The life expectancy of a Finnish man in the early 1950s was around 60 years and that of a woman 65 years. The life expectancy is 76.5 years for a boy born in 2009 and 83.1 years for a girl.
Over the last 20 years, the number of deaths in Finland has been between 47,000 and 50,000 per year. A total of 49,904 persons, 25,152 men and 24,752 women, died in 2009.
In 1989, the number of deaths among working-age population (aged 15 to 64) was 12,241 and in 2009, or twenty years later it was 10,653.
Infant mortality, i.e. deaths of infants under one year of age, has further declined in recent decades. Over the 1980s around 400 infants under one year of age died per year, in 2009 only 160. Mortality of children aged one to 14 has more than halved in the last twenty years: in 1989 the number of deaths among children was 197 and in 2009 only 81. This corresponds to under ten (9.7) deaths per 100,000. The decrease in mortality is mainly due to the lower number of fatal accidents.
The most common disease of the circulatory system, ischaemic heart disease, was the cause of only about one fifth (22%) of all deaths in 2009. Diseases of the circulatory system caused 40 per cent of all deaths. Neoplasms were the cause of nearly every fourth (23%) death. Lung cancer was the most common type of cancer among men and breast cancer among women.
Dementia and Alzheimer's caused around every tenth death, 15 per cent of women's deaths and seven per cent of men's. The number of deaths caused by dementia has grown in the past few decades mainly due to the ageing of the population. Dementia mortality is clearly higher among women than among men, which may mainly be because women live longer than men do.
Table 1a. Leading causes of death among men aged 15 to 64 in 1989 and 2009
|TOTAL DEATHS||Alcohol related diseases and accid. poisoning by alcohol||Ischaemic heart diseases||Suicides||Lung cancer||Cerebrovascular diseases||Accidental poisonings excl. accidental poisonings by alcohol||Diseases of the respiratory system||Accidental falls|
Table 1b. Leading causes of death among women aged 15 to 64 in 1989 and 2009
|TOTAL DEATHS||Alcohol related diseases and accid. poisoning by alcohol||Malignant neoplasm of breast||Suicides||Lung cancer||Ischaemic heart diseases||Cerebrovascular diseases||Accidental poisonings excl. accidental poisonings by alcohol||Accidental falls|
Table 2a. Leading causes of death among men aged 65 or over in 1989 and 2009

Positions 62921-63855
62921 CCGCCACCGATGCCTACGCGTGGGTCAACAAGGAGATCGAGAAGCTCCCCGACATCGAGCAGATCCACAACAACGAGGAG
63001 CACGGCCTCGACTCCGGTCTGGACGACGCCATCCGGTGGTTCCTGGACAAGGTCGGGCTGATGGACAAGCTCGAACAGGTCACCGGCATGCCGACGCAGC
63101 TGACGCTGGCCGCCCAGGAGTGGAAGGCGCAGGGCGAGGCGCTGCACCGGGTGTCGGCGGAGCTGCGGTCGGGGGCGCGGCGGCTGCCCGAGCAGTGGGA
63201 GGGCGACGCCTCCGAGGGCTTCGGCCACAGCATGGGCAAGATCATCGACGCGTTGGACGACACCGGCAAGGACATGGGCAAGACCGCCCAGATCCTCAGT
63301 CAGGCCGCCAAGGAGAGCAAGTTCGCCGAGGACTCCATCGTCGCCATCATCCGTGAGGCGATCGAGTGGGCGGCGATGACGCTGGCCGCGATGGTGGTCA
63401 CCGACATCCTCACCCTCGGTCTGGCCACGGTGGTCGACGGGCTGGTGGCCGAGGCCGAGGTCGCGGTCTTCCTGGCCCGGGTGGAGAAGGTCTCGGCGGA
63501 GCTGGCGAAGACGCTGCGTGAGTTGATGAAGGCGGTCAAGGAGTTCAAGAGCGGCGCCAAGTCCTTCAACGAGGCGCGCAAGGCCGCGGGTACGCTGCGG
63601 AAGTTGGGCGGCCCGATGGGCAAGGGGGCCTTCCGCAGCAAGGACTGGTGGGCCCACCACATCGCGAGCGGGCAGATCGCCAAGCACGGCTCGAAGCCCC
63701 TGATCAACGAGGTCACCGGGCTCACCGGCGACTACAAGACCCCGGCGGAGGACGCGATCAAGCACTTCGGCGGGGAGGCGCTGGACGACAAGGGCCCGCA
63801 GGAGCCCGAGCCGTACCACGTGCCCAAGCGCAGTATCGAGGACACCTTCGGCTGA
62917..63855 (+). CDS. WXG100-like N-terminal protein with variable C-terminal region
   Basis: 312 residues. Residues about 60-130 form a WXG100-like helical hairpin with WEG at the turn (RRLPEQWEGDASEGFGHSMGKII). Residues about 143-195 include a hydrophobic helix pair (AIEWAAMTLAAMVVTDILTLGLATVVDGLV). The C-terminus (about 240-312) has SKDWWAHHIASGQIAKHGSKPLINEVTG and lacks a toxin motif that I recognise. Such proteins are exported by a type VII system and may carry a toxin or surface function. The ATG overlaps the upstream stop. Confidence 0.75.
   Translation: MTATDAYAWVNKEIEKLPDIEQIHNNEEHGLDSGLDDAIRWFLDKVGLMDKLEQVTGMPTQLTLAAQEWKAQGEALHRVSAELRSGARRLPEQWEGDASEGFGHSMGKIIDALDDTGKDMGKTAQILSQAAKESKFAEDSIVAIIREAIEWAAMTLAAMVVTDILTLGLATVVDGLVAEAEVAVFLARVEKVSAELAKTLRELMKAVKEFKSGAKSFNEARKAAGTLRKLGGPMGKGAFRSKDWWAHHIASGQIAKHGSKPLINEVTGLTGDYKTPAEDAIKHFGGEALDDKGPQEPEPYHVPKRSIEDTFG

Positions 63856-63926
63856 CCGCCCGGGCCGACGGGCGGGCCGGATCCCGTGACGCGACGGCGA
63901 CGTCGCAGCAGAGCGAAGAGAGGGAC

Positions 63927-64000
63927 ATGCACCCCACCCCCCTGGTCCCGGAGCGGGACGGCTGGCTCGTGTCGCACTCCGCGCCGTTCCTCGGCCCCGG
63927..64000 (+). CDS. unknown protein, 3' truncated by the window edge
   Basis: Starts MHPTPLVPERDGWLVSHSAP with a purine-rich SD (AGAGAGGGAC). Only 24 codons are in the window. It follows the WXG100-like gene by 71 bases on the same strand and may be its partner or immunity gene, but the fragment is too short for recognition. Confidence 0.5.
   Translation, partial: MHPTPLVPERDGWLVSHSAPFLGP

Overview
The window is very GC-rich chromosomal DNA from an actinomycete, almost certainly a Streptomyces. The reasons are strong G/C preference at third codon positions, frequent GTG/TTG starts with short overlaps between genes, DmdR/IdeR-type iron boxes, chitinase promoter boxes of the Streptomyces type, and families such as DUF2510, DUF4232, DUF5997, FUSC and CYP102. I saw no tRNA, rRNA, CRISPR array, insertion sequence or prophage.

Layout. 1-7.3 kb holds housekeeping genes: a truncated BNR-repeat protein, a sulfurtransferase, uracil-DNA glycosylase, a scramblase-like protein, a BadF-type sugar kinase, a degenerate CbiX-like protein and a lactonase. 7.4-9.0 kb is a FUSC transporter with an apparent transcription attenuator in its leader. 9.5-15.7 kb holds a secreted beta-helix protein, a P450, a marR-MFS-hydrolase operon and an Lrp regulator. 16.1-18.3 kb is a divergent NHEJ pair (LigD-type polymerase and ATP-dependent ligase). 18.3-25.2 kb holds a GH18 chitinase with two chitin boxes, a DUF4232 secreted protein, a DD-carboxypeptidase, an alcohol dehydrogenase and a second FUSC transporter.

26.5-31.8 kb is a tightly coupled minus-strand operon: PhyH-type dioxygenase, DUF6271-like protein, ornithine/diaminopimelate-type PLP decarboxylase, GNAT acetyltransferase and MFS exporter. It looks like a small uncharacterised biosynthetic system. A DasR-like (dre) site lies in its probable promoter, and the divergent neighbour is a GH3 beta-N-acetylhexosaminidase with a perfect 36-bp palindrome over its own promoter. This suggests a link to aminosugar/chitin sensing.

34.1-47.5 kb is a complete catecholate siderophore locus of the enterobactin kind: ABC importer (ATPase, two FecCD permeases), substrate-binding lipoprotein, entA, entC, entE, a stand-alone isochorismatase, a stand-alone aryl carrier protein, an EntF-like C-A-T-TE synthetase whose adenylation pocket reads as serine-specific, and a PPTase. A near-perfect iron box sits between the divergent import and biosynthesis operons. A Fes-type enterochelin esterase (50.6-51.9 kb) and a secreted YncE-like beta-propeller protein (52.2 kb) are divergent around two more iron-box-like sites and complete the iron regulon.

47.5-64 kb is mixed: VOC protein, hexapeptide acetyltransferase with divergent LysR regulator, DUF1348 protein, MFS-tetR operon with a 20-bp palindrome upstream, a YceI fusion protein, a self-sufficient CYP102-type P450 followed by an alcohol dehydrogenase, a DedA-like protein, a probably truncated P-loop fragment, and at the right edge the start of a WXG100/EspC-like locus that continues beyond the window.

|TOTAL DEATHS||Ischaemic heart diseases||Dementia, Alzheimer's disease||Cerebrovascular diseases||Lung cancer||Malignant neoplasm of prostate||Accidental falls|
|1989||15 314||5 218||602||1 506||1 032||514||227|
|2009||17 643||4 885||1 649||1 471||1 067||719||477|
Table 2b. Leading causes of death among women aged 65 or over in 1989 and 2009
|TOTAL DEATHS||Ischaemic heart diseases||Dementia, Alzheimer's disease||Cerebrovascular diseases||Malignant neoplasm of breast||Accidental falls||Lung cancer|
|1989||20 998||6 112||1 476||3 192||402||390||241|
|2009||21 367||5 324||3 805||2 468||495||475||409|
In 2009, altogether 10,653 persons of working age (aged 15 to 64) died, 7,389 men and 3,264 women.
Men’s deaths from ischaemic heart disease have halved in the past two decades or so. Over the same time period, alcohol-related diseases and alcohol poisonings have doubled and clearly more men of working age now die from alcohol-related causes than from ischaemic heart disease. Other leading causes of death among men of working age are accidents and suicides. The number of suicides has gone down over the past twenty years. In 2009, the number of suicides among working-age men was 630, which is 47 lower than in the previous year.
The most common causes of death among working-age women were alcohol-related causes, cancers and especially breast cancer, and suicides and accidents. Over the same period, women’s deaths from alcohol-related causes have more than doubled and their number now exceeds women’s deaths from breast cancer and ischaemic heart disease. The number of suicides among working-age women has remained unchanged over the past decades, but in 2009 they numbered 232, which is 42 more than in the previous year.
Source: Causes of death, Statistics Finland
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